La jalousie (French Edition) [Alain Robbe-Grillet] on *FREE* shipping on qualifying offers. Le narrateur de ce récit un mari qui surveille sa femme. Tools, File , 5,3 MB, PDF · File , ,7. Published in , as the nouveau roman was rising on the Parisian literary scene, Alain Robbe-Grillet’s novel La Jalousie [Jealousy] produced in many of its .

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But I never got that impression while reading it.

A… has gone to get the glasses, the soda water, and the cognac herself. Alain Robbe-Grillet was a French writer and filmmaker. He is observing her, in this particular instance, through the slats of a blind or jalousie in French ; and we, through an ingenious if untranslatable linguistic duplication, are watching her through two jalousies: Like, they’ll have lunch, and the perspective which is describing stuff will describe everything, from its perspective, in detail, in a way that takes much longer than the moments described possibly could.

The second time we see the shadow of the column fall on the veranda, it has lengthened in a clockwise direction, the geometry of the house effectively forming a sundial.

We see a colonial plantation farm house in almost forensic detail. As Jealousy nears its end, A As Robbe-Grillet was himself fond of declaring: The shrill cry of some nocturnal carnivore, sharp and short, echoes again toward the bottom of the valley, at an unspecified distance.

LA Jalousie

It is doubtless the same poem continuing. Having uncorked the cognac she turns toward Franck and looks at him, while she begins making his drink.


Are we sure that the guy we think is her husband is also our eye? The French was not difficult, particularly in view of its often repetitive nature and vocabulary, and I know that English translations are available for those who might prefer them.

The only reason I know it is a jealous japousie, and not a robot, writing an anxious account of his wife’s behaviour is that I make a linguistic, semantic connection between the blinds, les jalousies, that are opened and closed frequently to offer various degrees of robbe-ggillet into the room of the observed woman, and the other meaning of the word “la jalousie”, jealousy.

This website uses cookies jalouske ensure you get the best experience on our website. Robbe-Grillet places the characters in this house around meal time or cocktail hour. Alain Robbe-Grillet’s La Jalousie: In the three-page story “The Dressmaker’s Dummy” which opens the collection Snapshots []we are shown a coffeepot, a four-legged table, a waxed tablecloth, a mannequin, and, crucially, a large rectangular mirror that reflects the room’s objects–which include a mirror-fronted wardrobe that in turn redoubles everything.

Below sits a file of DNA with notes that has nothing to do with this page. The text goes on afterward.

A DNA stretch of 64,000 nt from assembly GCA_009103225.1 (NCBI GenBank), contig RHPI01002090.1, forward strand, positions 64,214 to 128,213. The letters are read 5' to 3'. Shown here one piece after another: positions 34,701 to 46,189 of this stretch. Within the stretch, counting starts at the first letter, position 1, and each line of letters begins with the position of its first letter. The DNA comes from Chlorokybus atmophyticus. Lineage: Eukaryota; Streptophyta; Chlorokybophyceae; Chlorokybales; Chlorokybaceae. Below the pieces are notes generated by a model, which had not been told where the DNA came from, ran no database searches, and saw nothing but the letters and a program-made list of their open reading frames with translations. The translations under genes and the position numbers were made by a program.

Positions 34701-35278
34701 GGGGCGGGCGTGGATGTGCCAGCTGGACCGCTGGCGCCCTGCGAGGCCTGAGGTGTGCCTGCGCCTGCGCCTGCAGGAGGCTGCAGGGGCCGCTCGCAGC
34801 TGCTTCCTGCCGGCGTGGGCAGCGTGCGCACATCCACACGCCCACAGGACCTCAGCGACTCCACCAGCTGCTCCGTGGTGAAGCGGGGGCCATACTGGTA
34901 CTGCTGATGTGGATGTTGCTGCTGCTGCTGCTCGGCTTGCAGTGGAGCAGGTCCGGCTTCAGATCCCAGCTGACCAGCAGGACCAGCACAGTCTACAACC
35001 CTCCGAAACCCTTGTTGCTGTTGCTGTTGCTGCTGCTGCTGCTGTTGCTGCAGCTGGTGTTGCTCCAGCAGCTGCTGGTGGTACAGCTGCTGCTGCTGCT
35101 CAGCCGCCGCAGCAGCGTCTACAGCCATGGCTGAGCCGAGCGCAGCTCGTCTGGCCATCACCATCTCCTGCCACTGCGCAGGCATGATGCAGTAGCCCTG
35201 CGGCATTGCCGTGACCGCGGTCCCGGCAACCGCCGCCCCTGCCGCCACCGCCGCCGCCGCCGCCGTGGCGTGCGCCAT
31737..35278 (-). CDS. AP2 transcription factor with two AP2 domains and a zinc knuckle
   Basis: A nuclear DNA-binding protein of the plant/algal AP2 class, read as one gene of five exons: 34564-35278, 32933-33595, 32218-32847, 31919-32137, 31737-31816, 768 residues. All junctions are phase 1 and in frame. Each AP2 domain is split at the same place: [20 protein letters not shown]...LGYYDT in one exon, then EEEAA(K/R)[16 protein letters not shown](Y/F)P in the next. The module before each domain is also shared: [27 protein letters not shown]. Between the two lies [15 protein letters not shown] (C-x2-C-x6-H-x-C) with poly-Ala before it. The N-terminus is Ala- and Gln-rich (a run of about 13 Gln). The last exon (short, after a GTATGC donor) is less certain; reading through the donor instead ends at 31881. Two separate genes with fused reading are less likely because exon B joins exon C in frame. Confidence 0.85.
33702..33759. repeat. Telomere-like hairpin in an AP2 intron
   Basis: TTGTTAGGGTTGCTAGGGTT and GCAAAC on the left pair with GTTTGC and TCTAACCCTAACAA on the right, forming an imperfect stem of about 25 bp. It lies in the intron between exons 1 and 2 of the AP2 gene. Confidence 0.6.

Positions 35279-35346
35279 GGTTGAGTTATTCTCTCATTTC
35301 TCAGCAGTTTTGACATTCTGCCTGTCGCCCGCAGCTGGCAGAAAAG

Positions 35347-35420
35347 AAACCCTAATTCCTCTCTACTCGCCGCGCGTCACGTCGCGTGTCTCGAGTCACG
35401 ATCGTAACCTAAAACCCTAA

And yet, it is a chilling feeling. And this book was just like this! His early work was praised by eminent critics such as Roland Barthes and Maurice Blanchot.

Jealousy by Alain Robbe-Grillet

Jealousy is a hundred forty-page set piece, in which nothing happens and to which there is no resolution. He was trained as an agricultural engineer.

Which makes this, in some ways, both Robbe-Grillet’s most and least accessible. La Jalousie is one of critics’ and literary theorists’ main examples of Robbe-Grillet’s demonstrations of his concept of jalkusie nouveau romanfor which he later explicitly advocated in his Pour un nouveau roman For a New Novel.


To a very small extent a film like The Sixth Sense may carry a kernel of parallel in terms of narrative perspective, but this would only be in an implied, helicopter view point. As I read further and further, I became increasingly anxious, but cannot come anywhere close to explaining how Robbe-Grill Amazingly written. It’s weirdly great, but I think there’s a reason we tell certain types of stories to each other over and over and have for centuries, and that they are not this type of story.

The first time that I realize that he is in the frame of the scene being described is when there are two people being observed and a third plate on the table.

I get perfect descriptions of her movements, and plenty of rational ideas explaining why she might be running late when she is out. On the veranda in front of the office windows, Franck is sitting in his customary place, in one of the chairs of local manufacture.

We look through louvres. There are three characters: For Robbe-Grillet, who also made films, writing is like splicing together strips of celluloid to create a continual present. There is a suggestion that this narrator is A. However, someone appears to be missing. Are we meant to feel stupid?